5 Steps to Fundraising Success

This article will review the steps to increase your chances of a successful fundraiser. It will be helpful for those new to fundraising, as well as provide fresh insights to experienced non-profit leaders.

The 5 steps:


You must first understand why you are raising funds. While the “why” is sometimes overlooked, verbalizing the reason for fundraising effort and knowing where the funds will be spent will yield better outcomes.

Remind yourself of the organization’s mission. The affirmation of the group’s objective helps to reinforce the group’s focus and solidarity, and it will help you start fundraising with the same passion to achieve your organization’s purpose.

Finally, the most passionate employees are those who have a personal investment in the cause. This sense of commitment to the cause, paired with active excitement will make a favorable impression and attract new donors.


The “best” fundraiser for your organization is the one that will be the most lucrative given your resources. It’s the program that’s tailored to your organization’s, cause’s, and community’s requirements and values. The members are, in general, the most crucial aspect in any charity campaign.

The greatest money will be raised by members and/or volunteers who are passionate, devoted, and ready to undertake the effort necessary.

3 Types of Fundraisers:

1. Sales fundraisers make money by selling products like candy, chocolates, and cookies, or providing services like car washes. Raffles may also be thought of as a sale fundraiser because the money raised comes from the selling of raffle tickets.

When it comes to selling fundraising products or food, search for a fundraising company like Gogo-Fund.com that provides a commission of 50% or higher. The higher your commission, the better. Popular examples are: Katydids candies, Chocolatiers, Discount cards, Popcorn, and the $2 Main Street Gummies.

2. Fundraising events create revenue by planning an activity for a certain day and time that involves either inviting people or traveling to where consumers are already present. Expenses should be 30 percent or less of total proceeds for most events initiatives. The smaller your costs, the more your hard-earned donations will go toward your cause.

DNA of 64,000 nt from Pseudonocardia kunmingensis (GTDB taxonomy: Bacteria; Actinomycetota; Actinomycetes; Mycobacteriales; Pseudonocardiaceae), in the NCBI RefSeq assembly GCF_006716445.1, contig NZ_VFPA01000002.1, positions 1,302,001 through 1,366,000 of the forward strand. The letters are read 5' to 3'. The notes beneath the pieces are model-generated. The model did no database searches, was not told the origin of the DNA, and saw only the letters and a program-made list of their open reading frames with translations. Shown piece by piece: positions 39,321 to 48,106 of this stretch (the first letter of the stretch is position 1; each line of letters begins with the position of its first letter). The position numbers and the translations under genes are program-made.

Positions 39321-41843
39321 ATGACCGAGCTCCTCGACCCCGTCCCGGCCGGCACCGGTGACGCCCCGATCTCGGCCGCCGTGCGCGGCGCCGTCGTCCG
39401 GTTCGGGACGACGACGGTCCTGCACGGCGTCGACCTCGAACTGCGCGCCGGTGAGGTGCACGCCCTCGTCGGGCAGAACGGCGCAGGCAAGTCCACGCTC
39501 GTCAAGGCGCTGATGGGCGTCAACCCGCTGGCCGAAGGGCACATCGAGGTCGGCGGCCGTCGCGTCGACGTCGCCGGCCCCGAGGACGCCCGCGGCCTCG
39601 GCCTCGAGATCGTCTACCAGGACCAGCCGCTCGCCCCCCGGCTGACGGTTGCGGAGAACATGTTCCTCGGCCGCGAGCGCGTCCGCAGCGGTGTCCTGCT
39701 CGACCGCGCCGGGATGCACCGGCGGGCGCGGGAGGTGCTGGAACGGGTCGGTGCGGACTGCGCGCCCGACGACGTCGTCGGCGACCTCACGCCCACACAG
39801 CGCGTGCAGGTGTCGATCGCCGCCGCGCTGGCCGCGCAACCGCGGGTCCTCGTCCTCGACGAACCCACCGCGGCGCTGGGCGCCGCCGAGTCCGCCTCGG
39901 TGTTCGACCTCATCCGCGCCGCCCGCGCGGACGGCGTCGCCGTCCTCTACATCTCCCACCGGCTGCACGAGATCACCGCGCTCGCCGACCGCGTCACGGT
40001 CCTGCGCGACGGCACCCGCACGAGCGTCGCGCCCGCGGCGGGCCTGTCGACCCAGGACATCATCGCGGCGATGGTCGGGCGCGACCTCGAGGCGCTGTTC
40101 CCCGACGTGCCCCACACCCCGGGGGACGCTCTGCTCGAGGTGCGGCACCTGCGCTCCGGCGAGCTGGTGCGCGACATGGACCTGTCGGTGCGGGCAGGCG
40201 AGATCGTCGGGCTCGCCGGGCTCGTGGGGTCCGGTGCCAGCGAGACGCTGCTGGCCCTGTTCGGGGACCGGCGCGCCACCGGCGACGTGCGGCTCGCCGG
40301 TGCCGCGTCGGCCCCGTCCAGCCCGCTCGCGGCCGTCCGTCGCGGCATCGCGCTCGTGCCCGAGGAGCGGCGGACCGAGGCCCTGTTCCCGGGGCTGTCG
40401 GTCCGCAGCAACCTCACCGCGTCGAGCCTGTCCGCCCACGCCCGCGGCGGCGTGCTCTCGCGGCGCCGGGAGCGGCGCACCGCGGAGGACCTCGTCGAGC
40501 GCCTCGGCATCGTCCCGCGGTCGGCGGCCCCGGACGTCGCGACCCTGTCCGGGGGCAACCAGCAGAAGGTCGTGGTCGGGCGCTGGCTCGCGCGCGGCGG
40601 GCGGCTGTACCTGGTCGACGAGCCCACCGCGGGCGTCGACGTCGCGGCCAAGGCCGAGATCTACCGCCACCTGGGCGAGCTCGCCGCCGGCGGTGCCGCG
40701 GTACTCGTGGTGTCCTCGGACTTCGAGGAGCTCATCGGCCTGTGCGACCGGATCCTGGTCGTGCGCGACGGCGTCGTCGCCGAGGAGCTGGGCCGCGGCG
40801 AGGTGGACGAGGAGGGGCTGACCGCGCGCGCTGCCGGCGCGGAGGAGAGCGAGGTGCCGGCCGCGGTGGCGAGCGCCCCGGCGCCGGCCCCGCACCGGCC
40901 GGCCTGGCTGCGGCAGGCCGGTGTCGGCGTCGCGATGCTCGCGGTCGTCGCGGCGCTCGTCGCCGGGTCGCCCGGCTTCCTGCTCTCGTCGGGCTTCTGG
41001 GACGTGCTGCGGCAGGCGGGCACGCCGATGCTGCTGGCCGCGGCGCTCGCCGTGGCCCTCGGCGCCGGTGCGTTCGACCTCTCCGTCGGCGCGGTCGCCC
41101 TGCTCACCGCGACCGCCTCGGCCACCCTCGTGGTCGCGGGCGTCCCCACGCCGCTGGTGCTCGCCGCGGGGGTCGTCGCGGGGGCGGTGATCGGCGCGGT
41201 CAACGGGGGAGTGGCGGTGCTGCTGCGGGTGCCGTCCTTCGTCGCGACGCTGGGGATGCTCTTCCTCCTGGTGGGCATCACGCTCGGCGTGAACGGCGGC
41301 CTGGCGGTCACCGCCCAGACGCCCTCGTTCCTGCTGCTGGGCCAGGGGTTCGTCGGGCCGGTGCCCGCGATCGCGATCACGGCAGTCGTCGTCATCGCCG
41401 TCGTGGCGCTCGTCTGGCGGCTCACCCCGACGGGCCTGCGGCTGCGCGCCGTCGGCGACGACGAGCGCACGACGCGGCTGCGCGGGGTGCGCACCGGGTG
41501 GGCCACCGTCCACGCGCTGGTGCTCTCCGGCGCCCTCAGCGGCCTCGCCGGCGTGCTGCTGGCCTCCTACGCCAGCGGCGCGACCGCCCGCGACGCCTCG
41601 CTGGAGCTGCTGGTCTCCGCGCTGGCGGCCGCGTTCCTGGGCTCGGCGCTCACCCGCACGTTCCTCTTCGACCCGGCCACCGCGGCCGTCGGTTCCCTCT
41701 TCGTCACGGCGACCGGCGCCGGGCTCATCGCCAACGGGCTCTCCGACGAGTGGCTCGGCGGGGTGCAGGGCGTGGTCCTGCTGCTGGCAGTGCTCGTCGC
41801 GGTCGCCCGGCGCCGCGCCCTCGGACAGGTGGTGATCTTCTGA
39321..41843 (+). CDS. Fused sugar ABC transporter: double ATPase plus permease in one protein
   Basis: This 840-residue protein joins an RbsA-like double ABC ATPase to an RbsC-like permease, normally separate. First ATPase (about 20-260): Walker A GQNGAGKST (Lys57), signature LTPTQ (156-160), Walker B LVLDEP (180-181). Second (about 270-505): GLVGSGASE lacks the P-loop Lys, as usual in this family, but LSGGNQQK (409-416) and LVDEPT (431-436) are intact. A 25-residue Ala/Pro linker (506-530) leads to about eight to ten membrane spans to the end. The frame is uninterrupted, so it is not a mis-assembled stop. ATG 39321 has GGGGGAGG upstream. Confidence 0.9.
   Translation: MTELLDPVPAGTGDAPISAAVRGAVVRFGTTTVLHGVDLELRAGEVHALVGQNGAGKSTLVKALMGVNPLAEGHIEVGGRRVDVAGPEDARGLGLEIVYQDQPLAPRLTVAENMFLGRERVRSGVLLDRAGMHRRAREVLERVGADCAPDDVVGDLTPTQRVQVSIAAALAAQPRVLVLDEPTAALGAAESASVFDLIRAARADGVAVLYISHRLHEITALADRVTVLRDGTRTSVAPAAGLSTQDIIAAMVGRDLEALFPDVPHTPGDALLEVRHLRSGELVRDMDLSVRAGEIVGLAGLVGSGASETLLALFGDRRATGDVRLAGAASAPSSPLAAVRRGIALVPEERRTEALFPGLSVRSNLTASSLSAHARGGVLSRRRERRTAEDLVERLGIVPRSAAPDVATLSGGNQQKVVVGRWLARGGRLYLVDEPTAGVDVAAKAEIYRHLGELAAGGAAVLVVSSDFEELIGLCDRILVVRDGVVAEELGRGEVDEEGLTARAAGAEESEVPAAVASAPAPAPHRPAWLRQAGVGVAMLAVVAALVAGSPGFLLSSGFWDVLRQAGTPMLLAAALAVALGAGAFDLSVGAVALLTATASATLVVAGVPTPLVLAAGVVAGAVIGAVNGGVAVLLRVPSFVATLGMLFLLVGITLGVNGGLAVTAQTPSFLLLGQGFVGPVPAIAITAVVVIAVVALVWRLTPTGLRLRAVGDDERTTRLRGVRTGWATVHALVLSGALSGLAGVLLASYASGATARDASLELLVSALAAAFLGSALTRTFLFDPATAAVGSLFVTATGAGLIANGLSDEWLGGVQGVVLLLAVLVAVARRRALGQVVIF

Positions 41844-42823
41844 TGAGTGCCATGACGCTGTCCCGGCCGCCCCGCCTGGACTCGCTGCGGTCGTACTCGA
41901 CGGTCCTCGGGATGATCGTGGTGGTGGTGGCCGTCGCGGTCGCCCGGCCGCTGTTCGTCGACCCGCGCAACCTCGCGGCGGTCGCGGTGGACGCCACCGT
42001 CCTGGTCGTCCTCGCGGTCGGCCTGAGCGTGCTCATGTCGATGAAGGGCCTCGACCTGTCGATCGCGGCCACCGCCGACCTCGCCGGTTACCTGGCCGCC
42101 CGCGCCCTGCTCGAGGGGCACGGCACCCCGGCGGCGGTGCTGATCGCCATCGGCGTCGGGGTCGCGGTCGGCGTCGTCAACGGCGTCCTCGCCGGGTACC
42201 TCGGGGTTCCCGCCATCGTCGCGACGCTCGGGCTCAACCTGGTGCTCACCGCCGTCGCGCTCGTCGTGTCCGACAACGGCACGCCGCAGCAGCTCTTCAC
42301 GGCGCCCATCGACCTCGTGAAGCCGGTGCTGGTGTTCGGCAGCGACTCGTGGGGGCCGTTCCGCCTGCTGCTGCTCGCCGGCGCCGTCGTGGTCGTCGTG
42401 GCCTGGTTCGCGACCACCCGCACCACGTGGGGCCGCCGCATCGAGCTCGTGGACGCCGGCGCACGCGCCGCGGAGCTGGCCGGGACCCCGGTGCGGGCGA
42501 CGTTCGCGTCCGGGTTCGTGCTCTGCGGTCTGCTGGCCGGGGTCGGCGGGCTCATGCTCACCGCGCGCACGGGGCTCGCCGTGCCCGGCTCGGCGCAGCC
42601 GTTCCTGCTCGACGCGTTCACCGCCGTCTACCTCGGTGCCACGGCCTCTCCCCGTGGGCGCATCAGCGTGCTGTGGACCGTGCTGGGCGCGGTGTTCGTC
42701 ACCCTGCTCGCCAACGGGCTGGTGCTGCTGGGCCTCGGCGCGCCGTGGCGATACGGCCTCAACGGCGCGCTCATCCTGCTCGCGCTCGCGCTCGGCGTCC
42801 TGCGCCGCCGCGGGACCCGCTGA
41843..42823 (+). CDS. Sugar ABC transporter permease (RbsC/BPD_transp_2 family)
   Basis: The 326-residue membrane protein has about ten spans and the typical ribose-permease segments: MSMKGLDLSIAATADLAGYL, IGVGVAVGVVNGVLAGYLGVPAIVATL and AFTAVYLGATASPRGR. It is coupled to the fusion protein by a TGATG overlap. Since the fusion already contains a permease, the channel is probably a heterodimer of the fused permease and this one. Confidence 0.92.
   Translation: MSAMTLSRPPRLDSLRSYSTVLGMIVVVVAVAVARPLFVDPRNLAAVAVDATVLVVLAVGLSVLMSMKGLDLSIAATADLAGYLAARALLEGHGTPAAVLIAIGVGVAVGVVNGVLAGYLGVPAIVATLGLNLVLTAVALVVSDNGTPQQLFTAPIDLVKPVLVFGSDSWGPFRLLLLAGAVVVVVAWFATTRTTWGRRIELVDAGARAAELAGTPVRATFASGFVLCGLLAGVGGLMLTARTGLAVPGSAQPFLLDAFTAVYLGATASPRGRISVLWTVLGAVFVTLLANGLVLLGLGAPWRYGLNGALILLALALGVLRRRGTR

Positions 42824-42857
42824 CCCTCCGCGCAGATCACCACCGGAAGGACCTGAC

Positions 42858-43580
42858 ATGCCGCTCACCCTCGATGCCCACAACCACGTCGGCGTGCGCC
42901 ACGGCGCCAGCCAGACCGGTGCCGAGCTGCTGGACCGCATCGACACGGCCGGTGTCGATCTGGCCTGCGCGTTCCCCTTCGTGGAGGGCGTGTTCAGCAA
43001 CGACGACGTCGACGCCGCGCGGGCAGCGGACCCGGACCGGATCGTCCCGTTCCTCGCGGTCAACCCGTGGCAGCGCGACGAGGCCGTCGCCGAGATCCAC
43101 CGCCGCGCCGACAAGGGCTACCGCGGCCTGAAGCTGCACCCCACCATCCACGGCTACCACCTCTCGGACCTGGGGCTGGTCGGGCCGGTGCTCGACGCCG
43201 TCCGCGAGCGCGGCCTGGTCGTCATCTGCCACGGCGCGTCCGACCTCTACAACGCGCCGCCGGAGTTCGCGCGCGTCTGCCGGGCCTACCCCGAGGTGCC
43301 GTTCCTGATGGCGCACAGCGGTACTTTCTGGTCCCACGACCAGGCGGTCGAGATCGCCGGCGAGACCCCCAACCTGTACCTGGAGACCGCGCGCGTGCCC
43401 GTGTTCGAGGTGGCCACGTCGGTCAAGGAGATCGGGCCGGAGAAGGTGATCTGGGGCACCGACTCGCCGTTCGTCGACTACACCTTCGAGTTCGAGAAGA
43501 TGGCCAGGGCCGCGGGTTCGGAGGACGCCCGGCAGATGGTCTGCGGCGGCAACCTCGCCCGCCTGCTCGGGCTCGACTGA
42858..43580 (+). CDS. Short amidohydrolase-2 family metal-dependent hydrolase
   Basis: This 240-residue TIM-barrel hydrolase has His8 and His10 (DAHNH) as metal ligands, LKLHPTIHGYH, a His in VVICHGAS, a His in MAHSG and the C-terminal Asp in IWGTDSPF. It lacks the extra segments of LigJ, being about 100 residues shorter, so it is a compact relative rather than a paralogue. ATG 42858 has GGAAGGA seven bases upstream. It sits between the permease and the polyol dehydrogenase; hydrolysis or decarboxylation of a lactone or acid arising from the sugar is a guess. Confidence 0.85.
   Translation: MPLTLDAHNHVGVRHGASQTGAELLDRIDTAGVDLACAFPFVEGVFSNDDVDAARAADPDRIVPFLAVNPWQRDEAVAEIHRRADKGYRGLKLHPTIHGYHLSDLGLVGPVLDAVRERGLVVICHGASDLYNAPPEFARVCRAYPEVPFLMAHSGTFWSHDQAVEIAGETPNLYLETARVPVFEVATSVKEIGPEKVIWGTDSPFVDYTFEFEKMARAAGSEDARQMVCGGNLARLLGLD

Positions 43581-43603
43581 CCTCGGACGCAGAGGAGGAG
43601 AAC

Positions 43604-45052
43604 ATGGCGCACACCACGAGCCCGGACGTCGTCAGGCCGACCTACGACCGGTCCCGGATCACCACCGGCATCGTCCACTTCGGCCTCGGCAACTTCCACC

3. Direct solicitation eliminates the “middleman” of the product or event. Grant-writing, talks with possible contributors, and membership campaigns are all examples of direct solicitation.


One of the most fundamental components of any project is goal planning. The fundraising targets that are required are guided by the budgetary constraints. Your financial goal should be established first, followed by a strategy for achieving that goal through individual fundraisers and campaigns. Each campaign or event should have its own set of financial objectives.

Make a financial plan. You may figure out if you’ll be able to pay the start-up costs and how much money you could potentially generate from the fundraising by creating a budget early in the planning process.


It is necessary to emphasize the importance of volunteer. The more people support your cause, the more money you will make. As many tasks as possible should be delegated to volunteers. Volunteers are more willing to contribute their best efforts now and, in the future, if they feel useful and valued.


Your fundraising campaign is now complete. Your group has put forward a lot of effort to raise money for your cause. Make sure everyone in your organization knows how much money your fundraiser raised and thank all of your volunteers and supporters!

It’s also a good time for a review. This evaluation might take the shape of a meeting, a written survey, or any other format. Look for both positives and areas of improvements in your review. This will be especially helpful should you run future fundraising efforts.

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